BBC technology journalist and frequent blockchain conference attendee Monty Munford lost £25,000 after storing his Ethereum private key in an unencrypted Gmail draft.
Munford, 58, revealed in an article for the BBC how he dived into the cryptocurrency space in 2017, proceeding to purchase Ethereum before storing it on MyEtherWallet.
He stated that he “made the fateful decision” to store his private key in his Gmail drafts in order to make it easier to copy and paste it when he wanted to access his wallet.
It wasn’t until a few months later when Munford attempted to cash out his Ethereum – which incidentally had lost much of its value after the January 2018 bubble had popped – when he realised that all of his digital tokens had been siphoned out to another wallet.
How I lost £25,000 when my cryptocurrency was stolen:https://t.co/yLn86SGqJd
— Monty Munford (@montymunford) August 16, 2019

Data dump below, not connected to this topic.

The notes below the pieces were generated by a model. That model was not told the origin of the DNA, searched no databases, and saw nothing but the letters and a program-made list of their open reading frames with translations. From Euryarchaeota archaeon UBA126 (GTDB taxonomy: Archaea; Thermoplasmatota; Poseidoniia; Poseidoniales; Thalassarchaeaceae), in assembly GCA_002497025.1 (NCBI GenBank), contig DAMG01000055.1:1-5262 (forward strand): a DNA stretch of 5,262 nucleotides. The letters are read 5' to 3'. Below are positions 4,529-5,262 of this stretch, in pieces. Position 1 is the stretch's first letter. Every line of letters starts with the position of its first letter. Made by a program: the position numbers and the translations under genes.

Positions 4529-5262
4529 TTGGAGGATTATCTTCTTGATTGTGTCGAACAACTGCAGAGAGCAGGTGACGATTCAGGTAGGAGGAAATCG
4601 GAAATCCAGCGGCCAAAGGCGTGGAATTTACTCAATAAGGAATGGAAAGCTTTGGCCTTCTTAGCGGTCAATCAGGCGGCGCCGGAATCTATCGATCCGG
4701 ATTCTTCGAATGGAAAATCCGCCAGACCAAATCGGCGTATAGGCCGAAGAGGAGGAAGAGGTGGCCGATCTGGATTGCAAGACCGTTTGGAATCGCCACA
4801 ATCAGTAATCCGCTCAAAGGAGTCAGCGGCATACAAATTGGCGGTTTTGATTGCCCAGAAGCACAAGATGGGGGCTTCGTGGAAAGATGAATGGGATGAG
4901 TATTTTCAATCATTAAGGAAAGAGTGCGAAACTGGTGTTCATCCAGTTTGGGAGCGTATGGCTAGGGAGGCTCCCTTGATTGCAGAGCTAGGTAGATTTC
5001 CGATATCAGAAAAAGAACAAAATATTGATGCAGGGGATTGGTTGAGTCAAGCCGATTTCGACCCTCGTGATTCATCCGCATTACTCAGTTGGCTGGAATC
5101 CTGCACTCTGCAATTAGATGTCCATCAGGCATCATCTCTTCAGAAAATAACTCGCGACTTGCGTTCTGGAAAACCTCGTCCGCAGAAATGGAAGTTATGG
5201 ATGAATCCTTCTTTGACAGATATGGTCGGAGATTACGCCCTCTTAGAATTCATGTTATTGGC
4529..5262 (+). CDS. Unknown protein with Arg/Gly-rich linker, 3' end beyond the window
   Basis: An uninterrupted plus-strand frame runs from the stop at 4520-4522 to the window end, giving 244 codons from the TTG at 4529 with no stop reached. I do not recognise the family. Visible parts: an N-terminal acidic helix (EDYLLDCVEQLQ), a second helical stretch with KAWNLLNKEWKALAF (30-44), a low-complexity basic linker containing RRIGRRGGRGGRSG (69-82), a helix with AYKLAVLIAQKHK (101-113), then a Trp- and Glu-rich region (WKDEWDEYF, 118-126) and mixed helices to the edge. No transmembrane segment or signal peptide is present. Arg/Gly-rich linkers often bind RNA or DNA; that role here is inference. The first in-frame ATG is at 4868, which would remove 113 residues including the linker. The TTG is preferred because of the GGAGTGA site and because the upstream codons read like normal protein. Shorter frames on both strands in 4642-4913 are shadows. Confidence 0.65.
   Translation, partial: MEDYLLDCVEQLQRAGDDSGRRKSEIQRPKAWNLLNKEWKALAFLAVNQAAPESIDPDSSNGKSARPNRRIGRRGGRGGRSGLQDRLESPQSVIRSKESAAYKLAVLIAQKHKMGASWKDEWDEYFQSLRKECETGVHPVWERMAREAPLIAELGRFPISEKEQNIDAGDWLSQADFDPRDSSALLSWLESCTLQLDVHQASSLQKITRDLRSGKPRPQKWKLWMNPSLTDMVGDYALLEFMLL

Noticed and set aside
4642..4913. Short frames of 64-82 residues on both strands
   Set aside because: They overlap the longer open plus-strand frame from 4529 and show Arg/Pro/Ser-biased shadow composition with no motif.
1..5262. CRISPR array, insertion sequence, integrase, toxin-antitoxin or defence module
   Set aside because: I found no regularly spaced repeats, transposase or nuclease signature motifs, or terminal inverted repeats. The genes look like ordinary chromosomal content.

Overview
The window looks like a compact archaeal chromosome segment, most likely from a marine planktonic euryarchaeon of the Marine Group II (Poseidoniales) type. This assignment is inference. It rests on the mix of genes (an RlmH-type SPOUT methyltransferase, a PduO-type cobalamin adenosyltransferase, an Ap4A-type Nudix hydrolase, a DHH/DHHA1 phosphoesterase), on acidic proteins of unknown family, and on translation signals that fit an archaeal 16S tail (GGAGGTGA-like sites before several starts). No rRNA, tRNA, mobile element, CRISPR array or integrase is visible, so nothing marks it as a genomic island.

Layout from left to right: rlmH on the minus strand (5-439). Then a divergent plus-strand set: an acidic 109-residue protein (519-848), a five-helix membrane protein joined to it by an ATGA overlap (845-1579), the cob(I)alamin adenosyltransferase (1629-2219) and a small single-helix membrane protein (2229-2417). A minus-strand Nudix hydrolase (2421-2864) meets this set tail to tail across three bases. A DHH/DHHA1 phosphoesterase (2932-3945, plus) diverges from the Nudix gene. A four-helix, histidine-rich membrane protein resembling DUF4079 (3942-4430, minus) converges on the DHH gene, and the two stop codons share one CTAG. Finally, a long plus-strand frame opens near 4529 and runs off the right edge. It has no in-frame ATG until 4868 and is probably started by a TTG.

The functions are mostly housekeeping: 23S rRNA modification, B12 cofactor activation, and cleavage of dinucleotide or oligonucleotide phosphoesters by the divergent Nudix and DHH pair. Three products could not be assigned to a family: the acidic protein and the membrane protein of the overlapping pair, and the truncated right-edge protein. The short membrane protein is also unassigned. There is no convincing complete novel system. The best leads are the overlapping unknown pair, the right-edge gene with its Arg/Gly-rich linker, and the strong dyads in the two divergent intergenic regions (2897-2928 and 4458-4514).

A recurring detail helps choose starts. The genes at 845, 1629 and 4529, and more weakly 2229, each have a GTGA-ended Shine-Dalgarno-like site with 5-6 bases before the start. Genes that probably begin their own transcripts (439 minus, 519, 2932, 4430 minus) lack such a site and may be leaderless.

“I saw with horror that all of my Ethereum – about £25,000’s worth – had already been taken out; the cupboard was bare,” he wrote.
“It had been moved to another private key address and there was absolutely nothing I could do about it. There seemed to be no-one to complain to.”
He contacted Binance after it emerged that the Hong Kong-based exchange was the recipient of the stolen coins, but he only received a response once an Action Fraud crime number was attached.
Binance investigated and found that the stolen tokens were linked back to a generic IP address in Holland, although personal identification was impossible to find.
While the investigations continue, the money remains stolen and is unlikely to ever be returned.
This example demonstrates how important it is for cryptocurrency investors to retain ownership of their private keys.
The QuadrigaCX scandal at the start of the year reiterated this after the exchange’s CEO, Gerald Cotten, passed away, effectively locking up more than $100 million as he was the only person with access to the private keys.
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